In the end, it all turned out pretty well, and looks to be very functional.
We hope that all your projects turn out OK, but that they don't take so long.
Dave & Paula

Sunday, April 22, 2018

"We thought you'd started a day care!"

That and other such comments by the neighbors heralded the arrival of Ashley and her six kids from Tajikistan a couple of weeks ago, their departure brought forward about six weeks due to a medical concern that luckily blew over without a problem.  Brandon was left behind to finish things up in Dushanbe, and will come in early May for family leave and training before they all go to Uzbekistan for their next posting.
So, what happens when seven folks with a combined age less than mine show up?  Delightful chaos!
Easter egg hunts!
Untidy rooms!
Gangs infesting Monkey Palace!
 
Having to put a new edge on my screwdriver tips!
Fishing in the garden pond!
Piano concerts!
Hiking in a local park!
Krispy Kreme!
So once again the house echoes with kid sounds.  It has been just great, and a lot of fun.  And we can make their mother do the dirty work.
We hope your grandkids are half as much fun.
Dave & Paula

Monday, April 16, 2018

Avoiding growing up! The Old Guys' Kite Camp!

Since 1992, we have rented a house with my brother and our friend from medical school, Winston Trice, and our wives at Cape Hatteras, North Carolina.  This has been during the fall, and sometimes again in the spring, which are seasons when the winds are dependable but the water's not too cold.  For the first 16-18 years, the trips were for windsurfing..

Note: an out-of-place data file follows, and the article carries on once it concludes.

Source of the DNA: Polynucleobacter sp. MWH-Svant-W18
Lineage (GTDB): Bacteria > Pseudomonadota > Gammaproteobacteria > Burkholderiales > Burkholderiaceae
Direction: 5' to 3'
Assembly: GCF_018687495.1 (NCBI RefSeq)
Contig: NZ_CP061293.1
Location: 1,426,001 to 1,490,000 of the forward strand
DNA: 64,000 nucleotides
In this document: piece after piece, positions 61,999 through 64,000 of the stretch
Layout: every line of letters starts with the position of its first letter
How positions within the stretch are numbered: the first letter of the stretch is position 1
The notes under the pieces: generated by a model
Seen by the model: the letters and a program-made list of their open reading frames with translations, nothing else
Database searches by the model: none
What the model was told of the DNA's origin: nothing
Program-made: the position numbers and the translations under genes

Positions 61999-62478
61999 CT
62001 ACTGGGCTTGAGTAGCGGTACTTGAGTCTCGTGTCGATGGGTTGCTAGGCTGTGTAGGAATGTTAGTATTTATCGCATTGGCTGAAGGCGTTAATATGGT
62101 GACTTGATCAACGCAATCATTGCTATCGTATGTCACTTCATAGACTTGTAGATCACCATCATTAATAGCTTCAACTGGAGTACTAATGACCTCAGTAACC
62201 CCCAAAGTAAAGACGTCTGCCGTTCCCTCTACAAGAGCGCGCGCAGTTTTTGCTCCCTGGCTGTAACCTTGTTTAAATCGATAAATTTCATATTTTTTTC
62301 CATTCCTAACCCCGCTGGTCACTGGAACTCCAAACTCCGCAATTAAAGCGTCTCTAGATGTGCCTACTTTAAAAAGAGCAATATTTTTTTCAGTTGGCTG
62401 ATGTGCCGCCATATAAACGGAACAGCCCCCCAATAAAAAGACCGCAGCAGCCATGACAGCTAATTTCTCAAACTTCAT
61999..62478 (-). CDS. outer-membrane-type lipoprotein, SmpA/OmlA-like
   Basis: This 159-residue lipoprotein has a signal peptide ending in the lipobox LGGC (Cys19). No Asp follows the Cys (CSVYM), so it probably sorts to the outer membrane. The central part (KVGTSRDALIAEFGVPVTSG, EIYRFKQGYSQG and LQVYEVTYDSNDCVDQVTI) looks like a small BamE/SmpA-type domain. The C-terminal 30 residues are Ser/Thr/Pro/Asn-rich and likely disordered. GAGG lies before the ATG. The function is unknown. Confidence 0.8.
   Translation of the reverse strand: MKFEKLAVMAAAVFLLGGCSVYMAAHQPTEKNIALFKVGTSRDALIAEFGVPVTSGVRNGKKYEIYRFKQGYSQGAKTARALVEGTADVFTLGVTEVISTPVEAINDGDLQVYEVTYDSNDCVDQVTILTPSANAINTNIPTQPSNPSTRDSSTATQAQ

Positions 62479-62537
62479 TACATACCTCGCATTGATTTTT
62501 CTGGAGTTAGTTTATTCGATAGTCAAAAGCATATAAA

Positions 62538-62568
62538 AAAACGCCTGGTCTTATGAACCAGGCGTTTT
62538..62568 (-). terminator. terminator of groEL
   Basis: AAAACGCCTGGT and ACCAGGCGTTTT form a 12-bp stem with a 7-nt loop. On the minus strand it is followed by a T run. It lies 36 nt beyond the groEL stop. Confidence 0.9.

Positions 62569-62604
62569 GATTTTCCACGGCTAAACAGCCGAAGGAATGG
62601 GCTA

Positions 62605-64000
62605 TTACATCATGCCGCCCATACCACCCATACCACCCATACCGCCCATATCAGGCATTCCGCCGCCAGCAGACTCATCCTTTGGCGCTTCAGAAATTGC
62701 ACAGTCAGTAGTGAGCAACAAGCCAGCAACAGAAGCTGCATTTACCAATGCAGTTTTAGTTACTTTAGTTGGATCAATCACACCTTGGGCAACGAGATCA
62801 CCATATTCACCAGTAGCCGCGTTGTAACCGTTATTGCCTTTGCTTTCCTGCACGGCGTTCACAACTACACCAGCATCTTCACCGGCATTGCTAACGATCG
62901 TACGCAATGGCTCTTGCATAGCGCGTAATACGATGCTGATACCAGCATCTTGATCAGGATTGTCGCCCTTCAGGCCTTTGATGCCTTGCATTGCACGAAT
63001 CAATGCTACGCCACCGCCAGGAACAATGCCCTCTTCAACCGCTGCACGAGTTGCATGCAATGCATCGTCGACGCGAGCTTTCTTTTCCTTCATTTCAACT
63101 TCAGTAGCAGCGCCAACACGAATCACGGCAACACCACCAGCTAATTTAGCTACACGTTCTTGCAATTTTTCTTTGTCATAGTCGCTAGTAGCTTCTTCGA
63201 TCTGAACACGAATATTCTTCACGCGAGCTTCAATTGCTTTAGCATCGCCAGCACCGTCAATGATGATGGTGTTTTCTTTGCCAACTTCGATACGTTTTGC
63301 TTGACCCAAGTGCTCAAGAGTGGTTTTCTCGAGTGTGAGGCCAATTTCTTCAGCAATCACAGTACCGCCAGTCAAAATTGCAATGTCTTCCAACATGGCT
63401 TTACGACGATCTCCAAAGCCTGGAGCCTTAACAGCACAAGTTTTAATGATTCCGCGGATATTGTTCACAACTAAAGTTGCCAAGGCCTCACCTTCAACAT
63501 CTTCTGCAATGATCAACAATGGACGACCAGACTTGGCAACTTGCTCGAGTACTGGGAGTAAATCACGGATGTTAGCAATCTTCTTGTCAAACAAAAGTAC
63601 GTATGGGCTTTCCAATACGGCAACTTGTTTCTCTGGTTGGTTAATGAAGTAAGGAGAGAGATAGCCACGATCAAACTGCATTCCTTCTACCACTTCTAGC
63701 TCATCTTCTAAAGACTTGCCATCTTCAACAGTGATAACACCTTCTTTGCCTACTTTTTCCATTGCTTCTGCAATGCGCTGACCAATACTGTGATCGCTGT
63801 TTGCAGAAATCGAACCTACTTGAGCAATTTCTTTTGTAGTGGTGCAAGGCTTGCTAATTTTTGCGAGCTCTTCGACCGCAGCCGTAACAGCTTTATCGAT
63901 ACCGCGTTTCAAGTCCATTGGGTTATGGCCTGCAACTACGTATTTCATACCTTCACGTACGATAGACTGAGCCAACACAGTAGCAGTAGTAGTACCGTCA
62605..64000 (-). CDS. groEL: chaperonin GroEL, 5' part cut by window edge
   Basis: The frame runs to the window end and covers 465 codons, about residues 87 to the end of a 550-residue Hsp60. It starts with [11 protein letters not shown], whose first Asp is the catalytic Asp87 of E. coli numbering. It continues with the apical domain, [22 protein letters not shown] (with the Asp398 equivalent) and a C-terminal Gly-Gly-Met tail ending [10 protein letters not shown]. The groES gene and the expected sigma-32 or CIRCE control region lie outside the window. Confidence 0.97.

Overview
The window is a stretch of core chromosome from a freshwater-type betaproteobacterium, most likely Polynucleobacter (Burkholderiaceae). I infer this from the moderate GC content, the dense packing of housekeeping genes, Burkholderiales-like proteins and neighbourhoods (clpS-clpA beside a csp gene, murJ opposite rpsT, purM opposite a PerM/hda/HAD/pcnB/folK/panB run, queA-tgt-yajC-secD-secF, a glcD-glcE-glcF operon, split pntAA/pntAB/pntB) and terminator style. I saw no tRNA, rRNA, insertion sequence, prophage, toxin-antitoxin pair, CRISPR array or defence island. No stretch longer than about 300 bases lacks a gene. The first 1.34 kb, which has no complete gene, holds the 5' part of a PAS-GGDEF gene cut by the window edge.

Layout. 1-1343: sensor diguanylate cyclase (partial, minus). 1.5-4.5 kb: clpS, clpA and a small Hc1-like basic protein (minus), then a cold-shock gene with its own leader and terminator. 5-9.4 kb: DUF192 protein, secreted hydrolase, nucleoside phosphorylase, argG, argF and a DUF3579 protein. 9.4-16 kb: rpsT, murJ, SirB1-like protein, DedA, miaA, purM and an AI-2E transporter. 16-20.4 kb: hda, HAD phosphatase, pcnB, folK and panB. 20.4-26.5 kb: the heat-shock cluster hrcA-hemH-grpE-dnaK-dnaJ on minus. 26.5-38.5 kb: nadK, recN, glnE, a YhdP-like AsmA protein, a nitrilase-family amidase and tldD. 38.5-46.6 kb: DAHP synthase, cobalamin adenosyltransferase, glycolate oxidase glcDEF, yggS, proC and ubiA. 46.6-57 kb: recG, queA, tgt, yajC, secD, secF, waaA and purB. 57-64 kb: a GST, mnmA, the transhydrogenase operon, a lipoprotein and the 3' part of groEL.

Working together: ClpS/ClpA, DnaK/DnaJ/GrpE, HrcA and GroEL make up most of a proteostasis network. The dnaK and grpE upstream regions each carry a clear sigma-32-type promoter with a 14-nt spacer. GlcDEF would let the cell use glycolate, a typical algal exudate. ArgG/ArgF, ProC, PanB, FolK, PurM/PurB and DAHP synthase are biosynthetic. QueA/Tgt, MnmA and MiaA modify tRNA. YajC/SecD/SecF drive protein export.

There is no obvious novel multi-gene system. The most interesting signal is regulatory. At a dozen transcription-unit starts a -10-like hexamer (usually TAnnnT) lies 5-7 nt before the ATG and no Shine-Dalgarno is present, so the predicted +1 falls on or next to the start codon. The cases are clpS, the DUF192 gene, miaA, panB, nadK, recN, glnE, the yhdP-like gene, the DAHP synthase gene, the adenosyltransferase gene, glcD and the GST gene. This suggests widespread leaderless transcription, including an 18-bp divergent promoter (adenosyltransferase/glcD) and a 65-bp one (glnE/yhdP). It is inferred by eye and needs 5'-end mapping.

Sailing around on the Pamlico Sound behind Hatteras Island was a blast.
Great sessions were followed by peeling off the wet suits and doing a cannonball in to the hot tub!
However, Winston started kiteboarding when it was just starting to take off as a sport, and he tried for a number of years to get us to try it.  We fumbled around some, and finally in 2008 my brother Mark and I each bought a kite and a board, and the fumbling got serious.
A couple of years after that, Paula and I were assigned to South America for almost five years, and by the time we got back, Mark was getting pretty good at the sport, Winston was getting great, and I had been left miles behind in the eternal outdoor sports arms race.
I kept fumbling, experiencing major frustration.  I finally got some better kites (the equipment had evolved, whether I had or not) and an easier board, and I began getting some short runs on the relatively flat water of the Sound.
The 2018 Spring Old Guys' Kite Camp rolled around last week, and we packed eleven people in to a beautiful house on the Sound, with two rank beginners, a couple of experts including one of our missionaries that served with us in Peru and his brother, along with the usual suspects, my brother Mark and his wife Amy, and our buddy Winston.  The several 20-something people skewed the average age downward, but it was still over 45.
And it was a stupendous week!!  There were buckets of wind all week long, and we kited for six out of seven days, resting on Sunday.
I believe that the conditions were the best ever, though it was cold enough to warrant dry suits for a couple of days.  (This is Winston 'boosting' over an old nasty shipwreck in the Sound.)
I became known as Mango Man! for the color of my dry suit.
By the first couple of days, I was finally getting around on the kite!  And after that, it was fun!
And what do you do when it's too dark to kite, or your muscles finally yell, "ENOUGH!?"  Duh!  You go shop crawling!  There's always some new shiny object to buy!
And you watch kiting videos!  And eat lots!  While you're watching kiting videos!
Everyone made great progress, including the experts, who leaped ahead and learned 'foiling' which involves using a kite and a hydrofoil board to ride up and out of the water.  (I found the image online - the guy's not wearing a dry suit!)
OK, I admit that in the grand scheme of things, kiting is of little or no importance.  However, it has been fun (at occasional moments) learning it, and hanging out with friends.  As the average age at the OGKC advances, we hope to be doing this for a good while longer.  
We hope that you also continue to learn new things, and that you remember to point your forward foot downwind when you water start.
Dave & Paula